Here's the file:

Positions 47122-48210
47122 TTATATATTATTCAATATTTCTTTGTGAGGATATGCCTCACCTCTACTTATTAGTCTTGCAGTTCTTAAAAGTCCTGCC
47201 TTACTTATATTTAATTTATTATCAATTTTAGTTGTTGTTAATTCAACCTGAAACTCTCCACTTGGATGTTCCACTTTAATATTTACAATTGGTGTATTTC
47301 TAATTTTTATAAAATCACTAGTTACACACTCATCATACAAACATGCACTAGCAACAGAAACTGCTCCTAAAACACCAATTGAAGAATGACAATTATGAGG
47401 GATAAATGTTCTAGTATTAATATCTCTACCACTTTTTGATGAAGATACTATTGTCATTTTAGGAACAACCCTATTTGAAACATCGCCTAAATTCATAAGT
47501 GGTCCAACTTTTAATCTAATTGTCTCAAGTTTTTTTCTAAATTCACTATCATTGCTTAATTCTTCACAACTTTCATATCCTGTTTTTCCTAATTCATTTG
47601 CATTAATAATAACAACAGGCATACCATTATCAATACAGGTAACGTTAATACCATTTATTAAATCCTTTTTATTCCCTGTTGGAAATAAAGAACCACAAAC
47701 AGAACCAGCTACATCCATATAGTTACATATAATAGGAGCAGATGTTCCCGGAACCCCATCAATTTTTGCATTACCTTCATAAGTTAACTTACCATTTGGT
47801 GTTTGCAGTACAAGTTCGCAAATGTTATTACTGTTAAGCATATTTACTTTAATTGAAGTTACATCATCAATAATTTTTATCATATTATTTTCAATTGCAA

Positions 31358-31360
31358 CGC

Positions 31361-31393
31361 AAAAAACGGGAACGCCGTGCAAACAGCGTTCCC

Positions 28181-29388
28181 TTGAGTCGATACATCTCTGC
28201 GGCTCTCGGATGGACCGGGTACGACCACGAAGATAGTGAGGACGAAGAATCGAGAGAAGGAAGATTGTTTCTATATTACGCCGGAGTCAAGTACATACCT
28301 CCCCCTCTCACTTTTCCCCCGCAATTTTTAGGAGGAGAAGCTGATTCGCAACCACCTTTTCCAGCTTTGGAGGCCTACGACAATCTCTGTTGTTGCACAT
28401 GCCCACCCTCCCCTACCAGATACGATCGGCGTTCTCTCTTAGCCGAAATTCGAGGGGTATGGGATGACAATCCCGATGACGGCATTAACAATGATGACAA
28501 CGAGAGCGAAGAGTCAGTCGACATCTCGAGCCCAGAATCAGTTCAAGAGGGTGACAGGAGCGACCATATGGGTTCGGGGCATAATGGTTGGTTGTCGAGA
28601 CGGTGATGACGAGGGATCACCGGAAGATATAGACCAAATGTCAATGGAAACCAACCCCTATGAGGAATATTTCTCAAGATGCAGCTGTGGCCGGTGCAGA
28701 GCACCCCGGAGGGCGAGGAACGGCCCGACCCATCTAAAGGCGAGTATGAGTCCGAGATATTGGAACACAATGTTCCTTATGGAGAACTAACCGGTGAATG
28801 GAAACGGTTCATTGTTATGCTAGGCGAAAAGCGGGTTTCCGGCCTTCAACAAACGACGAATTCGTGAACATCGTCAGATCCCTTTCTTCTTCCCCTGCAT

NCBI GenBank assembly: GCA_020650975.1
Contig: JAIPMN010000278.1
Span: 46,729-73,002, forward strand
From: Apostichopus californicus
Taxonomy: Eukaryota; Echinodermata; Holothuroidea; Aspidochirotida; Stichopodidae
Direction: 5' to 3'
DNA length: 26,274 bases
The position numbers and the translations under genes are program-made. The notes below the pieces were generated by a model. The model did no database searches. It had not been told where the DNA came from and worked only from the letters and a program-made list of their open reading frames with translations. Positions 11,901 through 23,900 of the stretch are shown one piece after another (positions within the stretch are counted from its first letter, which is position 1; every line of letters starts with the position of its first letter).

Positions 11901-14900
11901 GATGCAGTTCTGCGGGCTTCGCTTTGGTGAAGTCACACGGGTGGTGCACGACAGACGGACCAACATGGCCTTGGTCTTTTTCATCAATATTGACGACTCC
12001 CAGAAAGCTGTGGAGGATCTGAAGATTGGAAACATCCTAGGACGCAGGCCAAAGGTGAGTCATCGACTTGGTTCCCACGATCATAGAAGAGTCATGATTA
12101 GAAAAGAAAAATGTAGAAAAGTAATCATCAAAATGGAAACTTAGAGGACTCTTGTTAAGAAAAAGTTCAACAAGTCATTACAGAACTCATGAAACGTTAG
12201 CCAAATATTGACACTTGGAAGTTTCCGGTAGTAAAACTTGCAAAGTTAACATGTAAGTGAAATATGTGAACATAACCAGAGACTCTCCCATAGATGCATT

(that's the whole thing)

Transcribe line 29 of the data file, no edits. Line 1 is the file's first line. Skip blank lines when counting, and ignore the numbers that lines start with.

DNA length: 26,274 bases